Review Fix: What gameplay addition do you feel was needed the most?

Haumiller: Adding physics through the Infinity Engine 2 was definitely the biggest gameplay addition we added this year. The physics engine adds a whole new look to gameplay because we are no longer relying on pre-canned animations to determine the outcome of a play. With the Force Impact System physics are applied to things like stiff arms, hit sticks, and truck sticks which impact how the ball carrier and defenders react in each situation. For instance, on a stiff arm, if you hit them in the shoulder they will react appropriately and that shoulder will get knocked back. Bigger backs can knock down a defender with a big punch of a stiff arm, while smaller backs can do a little hand fighting with the defender to keep them at arm’s reach as they fight for more yards.)

Review Fix: What was last year’s biggest criticism of the game? How do you think the development team has addressed it?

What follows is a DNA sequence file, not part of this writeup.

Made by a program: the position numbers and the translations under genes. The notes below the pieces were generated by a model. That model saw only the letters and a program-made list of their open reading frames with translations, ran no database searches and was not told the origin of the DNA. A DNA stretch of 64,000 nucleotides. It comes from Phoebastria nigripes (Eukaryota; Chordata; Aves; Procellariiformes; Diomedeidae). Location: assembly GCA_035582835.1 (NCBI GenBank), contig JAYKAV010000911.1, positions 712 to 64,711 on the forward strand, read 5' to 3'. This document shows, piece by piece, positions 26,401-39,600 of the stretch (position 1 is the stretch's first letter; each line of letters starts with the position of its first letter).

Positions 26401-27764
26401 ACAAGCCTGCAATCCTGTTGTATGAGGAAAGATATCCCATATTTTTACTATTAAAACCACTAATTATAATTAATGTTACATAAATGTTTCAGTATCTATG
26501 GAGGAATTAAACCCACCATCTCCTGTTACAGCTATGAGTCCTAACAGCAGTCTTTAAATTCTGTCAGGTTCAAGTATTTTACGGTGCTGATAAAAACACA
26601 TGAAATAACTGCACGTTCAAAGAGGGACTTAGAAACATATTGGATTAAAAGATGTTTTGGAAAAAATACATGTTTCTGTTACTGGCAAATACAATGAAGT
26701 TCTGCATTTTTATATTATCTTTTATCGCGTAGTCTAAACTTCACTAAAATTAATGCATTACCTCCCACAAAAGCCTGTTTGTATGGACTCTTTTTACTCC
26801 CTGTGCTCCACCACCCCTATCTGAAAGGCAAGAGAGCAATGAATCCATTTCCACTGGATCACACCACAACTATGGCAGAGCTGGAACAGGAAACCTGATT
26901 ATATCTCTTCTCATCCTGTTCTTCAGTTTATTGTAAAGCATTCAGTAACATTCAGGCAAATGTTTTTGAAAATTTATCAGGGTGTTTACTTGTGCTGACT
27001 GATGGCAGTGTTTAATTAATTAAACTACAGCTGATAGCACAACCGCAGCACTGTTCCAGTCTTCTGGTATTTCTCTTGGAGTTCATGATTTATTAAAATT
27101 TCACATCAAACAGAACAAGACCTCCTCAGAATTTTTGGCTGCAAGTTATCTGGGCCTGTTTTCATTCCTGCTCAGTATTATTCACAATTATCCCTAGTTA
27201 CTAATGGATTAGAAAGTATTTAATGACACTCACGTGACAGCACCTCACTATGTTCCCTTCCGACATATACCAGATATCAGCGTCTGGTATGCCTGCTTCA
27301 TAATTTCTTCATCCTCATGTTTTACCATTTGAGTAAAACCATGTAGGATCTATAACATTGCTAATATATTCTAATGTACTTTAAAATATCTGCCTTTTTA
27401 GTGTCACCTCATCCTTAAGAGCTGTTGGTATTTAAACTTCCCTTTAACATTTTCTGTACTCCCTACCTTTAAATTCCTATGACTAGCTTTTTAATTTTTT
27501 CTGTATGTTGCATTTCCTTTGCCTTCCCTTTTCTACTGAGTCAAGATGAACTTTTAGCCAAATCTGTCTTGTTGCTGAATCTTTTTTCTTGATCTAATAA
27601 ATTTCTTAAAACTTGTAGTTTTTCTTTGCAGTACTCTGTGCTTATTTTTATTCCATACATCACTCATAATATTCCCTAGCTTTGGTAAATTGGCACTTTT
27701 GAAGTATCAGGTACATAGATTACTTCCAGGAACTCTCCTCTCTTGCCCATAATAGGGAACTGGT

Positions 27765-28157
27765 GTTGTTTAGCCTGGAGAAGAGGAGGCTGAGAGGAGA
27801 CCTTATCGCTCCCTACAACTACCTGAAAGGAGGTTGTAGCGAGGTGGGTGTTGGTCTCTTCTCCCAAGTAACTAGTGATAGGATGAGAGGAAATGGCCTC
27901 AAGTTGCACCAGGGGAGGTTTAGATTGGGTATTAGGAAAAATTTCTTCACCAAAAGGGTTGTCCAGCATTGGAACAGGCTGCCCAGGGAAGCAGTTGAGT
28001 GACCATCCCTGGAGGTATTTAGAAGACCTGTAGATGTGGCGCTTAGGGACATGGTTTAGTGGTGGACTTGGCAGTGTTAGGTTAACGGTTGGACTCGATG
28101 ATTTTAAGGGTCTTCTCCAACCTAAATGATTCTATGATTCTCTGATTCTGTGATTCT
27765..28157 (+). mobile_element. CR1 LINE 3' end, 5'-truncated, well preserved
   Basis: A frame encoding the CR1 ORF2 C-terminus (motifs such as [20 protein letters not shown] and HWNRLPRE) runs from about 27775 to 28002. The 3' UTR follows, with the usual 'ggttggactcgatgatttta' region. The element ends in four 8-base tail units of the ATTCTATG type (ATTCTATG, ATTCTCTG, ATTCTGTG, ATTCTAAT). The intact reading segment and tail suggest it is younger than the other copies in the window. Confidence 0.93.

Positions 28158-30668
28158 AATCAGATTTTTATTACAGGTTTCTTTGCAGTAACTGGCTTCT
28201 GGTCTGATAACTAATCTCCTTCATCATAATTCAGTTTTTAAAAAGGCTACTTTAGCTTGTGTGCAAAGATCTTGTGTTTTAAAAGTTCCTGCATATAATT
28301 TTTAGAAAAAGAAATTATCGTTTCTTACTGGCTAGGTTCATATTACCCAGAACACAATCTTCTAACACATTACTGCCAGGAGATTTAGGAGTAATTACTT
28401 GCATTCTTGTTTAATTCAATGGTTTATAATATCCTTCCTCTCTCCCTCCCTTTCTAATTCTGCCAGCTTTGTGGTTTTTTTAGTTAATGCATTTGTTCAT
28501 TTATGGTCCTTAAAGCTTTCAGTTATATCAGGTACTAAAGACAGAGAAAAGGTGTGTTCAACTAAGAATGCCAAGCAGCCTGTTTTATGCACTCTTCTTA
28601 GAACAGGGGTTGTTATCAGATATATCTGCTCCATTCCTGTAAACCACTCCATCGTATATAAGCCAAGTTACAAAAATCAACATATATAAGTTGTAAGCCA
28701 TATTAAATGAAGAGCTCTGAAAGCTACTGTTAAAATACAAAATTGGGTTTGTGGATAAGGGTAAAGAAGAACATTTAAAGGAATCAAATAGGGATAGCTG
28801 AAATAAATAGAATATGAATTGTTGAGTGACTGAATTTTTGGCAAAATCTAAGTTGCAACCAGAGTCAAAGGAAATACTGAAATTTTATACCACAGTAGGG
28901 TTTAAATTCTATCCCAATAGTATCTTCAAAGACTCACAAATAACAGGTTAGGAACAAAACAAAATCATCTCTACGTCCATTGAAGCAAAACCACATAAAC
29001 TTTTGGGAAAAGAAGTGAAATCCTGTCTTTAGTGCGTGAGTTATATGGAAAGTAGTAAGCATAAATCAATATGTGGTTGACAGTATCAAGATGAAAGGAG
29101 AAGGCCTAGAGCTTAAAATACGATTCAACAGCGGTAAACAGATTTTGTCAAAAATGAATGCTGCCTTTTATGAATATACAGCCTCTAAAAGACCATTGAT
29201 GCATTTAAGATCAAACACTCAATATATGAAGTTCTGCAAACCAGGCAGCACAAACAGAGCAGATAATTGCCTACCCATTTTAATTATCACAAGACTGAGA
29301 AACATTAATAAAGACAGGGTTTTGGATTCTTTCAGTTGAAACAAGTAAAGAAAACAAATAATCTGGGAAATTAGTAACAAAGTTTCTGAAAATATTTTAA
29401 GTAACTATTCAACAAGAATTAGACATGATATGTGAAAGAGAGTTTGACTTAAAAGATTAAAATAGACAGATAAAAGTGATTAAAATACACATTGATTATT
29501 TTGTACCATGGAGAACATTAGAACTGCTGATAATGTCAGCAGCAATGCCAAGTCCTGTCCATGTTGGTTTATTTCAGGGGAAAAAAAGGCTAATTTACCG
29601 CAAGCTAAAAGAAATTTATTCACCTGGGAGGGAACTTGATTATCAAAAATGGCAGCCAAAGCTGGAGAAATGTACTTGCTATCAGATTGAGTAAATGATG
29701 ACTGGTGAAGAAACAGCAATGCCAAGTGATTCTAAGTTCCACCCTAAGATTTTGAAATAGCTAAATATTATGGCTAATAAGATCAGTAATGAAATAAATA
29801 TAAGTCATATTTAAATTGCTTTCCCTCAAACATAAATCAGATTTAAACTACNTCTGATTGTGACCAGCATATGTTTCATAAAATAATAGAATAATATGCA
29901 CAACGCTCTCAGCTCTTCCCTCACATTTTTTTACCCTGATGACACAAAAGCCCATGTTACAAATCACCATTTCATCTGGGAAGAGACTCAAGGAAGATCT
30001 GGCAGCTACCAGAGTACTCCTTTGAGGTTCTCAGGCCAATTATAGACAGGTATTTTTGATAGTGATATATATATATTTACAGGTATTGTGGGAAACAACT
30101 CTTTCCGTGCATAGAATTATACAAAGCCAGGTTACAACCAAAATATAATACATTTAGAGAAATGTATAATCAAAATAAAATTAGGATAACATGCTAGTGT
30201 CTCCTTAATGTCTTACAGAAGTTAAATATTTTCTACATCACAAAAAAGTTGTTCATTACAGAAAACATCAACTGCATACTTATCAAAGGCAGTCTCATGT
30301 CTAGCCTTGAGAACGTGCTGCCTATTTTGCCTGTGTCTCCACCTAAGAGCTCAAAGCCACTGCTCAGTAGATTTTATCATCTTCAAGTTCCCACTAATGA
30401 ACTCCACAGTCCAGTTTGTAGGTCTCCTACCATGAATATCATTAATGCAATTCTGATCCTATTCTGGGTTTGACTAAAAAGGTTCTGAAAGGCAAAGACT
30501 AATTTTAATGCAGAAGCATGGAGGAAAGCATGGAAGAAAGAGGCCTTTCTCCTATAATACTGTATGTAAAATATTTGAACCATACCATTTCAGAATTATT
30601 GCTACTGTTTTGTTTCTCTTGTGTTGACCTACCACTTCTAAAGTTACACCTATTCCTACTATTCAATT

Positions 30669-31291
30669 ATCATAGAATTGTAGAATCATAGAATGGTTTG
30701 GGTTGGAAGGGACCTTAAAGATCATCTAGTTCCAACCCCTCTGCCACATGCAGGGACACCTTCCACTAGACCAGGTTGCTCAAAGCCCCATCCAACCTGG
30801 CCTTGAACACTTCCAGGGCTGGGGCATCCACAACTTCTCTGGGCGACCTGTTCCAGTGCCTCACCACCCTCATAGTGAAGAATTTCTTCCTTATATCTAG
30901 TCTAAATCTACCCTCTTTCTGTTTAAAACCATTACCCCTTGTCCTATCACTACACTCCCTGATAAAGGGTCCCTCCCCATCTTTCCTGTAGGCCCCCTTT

Haumiller: I think the biggest criticism with the last year’s game was that it was starting to show its age. Fans felt that the old recruiting system had become tedious, gameplay was missing the physics engine, the menus looked too similar to the previous year, all in all things just felt too similar to the previous years. This year we put a big emphasis on making changes to the game that will help us shed that perception. The front-end menus have a completely different look, instantly making the game feel different the first time you boot the game up. Gameplay received big improvements through the Infinity Engine 2 and a big focus on making the option game as fun as possible to run. Additionally a lot of work went into making the CPU better at running the ball so that they can provide a more challenging and fun experience. Dynasty received the new Power Recruiting and Coach Skills. Ultimate Team was added to give gamers a new way to play the game by bringing in 2,500+ former college players to create your own fantasy college teams to compete against other gamer’s fantasy college teams. Looking at the feedback from the demo and reading the message boards I think it’s clear that people are excited by the changes we’ve made and are looking forward to the launch of the full title to see all of these changes for themselves.)